Research benefited greatly from a series of interviews and workshops with regional experts. There are significant geographical, climatic and political differences between the subregions and within several countries. As such, this can only be a broad-brush introduction to the changes taking place and their interactions with ongoing resource and societal issues. The views and opinions of experts in the region have shaped the report’s discussion of vulnerability and resilience factors, the scenarios for the future and the recommendations.
Climate impacts are damaging human security in the MENA, yet resilience to climate change has been low on most public and political agendas. Climate change, particularly in the form of drought, flooding and storms, is already threatening lives and economies. The water and agricultural crises in Iraq are a case in point. Authorities and people in the region have generally not considered climate change and environmental health urgent issues, given more immediate threats of war, poverty, unemployment and human rights abuses. However, this is changing. In Oman, for example, cyclone devastation has spurred greater attention to disaster risk reduction (DRR) preparation for climate change. Civil society, particularly in parts of the Levant and North Africa, is increasingly vocal on environmental issues, often tackling them through a heritage conservation, local economy or social justice lens.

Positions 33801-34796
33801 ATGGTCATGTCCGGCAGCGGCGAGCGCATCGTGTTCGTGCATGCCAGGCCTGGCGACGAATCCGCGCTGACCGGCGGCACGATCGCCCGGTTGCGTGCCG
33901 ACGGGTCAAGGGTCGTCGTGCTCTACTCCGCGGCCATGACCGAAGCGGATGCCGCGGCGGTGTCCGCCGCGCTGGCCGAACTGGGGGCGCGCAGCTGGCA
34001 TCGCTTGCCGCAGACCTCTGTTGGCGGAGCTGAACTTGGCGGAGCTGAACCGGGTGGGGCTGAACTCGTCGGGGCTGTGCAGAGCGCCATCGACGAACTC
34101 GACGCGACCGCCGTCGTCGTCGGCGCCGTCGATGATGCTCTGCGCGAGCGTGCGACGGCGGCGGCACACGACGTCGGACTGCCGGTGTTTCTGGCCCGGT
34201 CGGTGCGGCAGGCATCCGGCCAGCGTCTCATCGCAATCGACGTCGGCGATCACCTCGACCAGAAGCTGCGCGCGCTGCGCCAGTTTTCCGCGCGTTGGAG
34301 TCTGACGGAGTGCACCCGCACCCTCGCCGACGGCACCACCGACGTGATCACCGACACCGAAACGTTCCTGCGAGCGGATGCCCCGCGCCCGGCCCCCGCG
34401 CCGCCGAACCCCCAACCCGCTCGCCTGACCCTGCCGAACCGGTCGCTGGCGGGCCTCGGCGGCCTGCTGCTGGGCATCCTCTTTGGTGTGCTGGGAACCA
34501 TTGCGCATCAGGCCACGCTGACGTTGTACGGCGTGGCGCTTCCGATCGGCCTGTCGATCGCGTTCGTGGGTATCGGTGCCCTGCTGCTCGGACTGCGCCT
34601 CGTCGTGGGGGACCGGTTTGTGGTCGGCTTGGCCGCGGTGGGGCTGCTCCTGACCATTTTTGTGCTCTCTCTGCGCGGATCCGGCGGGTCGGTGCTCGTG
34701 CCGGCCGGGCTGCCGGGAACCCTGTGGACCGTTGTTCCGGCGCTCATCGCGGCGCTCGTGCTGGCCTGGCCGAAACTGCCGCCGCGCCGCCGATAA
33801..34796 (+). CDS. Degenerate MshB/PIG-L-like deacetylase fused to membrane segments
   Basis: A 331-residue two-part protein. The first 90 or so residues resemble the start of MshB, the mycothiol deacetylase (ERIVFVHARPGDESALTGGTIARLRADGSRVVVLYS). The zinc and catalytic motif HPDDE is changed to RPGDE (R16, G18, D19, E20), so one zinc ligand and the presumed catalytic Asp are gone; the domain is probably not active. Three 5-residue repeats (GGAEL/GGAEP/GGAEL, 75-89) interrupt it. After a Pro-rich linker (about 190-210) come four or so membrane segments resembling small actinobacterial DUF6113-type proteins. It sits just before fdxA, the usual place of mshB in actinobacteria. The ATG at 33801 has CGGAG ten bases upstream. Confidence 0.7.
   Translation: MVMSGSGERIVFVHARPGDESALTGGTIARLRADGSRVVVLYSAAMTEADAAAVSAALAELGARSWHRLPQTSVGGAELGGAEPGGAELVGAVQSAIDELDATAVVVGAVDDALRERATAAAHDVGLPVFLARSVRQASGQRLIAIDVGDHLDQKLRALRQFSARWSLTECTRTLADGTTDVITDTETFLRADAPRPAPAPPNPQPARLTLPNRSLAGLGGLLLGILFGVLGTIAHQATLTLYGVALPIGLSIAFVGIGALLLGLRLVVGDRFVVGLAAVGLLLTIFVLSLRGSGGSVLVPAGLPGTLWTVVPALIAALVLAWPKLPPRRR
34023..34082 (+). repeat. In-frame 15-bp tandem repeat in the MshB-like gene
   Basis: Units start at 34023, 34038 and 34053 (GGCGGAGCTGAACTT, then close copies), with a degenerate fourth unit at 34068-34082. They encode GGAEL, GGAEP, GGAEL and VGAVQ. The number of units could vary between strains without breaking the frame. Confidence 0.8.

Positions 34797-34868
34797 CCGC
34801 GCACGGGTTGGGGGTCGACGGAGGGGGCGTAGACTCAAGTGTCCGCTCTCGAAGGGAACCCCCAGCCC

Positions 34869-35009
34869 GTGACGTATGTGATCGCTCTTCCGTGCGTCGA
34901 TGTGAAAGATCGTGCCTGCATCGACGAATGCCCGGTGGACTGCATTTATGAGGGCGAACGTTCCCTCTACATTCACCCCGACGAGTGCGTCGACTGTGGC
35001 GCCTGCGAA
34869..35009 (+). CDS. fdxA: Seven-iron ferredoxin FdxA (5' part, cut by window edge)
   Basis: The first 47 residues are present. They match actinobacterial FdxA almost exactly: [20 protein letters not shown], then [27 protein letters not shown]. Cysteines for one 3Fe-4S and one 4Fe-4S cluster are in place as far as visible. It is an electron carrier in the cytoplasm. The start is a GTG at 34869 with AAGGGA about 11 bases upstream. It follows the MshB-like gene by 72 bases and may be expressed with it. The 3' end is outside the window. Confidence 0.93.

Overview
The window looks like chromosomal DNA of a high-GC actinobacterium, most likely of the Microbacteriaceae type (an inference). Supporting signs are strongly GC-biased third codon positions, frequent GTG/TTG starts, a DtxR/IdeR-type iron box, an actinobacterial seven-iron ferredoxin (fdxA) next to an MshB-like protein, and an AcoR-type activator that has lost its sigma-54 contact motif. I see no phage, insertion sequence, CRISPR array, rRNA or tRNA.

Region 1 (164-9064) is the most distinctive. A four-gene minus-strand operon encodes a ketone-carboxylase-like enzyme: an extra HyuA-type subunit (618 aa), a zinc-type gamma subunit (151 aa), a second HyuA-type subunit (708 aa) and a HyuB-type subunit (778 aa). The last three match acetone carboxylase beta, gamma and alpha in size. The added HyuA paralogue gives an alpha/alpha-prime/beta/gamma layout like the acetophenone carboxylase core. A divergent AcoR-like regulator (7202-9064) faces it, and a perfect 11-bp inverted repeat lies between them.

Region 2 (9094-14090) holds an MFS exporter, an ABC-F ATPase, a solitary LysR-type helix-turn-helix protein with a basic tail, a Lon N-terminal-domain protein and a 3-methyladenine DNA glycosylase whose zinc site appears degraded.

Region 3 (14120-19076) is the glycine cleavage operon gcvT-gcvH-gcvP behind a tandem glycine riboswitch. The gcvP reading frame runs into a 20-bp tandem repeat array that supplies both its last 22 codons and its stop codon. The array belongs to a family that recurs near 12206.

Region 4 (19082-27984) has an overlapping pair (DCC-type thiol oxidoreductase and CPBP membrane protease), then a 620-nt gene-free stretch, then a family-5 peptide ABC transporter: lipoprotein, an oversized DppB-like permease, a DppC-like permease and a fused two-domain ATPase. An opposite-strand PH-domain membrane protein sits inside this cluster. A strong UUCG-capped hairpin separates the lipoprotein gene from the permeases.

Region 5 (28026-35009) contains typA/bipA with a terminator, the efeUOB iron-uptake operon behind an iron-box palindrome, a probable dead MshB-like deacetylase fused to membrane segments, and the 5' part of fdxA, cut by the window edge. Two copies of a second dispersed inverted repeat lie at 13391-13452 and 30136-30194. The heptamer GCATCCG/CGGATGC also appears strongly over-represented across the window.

The two upcoming climate summits (COP27 and COP28) to be hosted by Egypt and the UAE, and the Saudi-led Middle East Green Initiative provide platforms for stronger cross-regional coordination and international partnerships.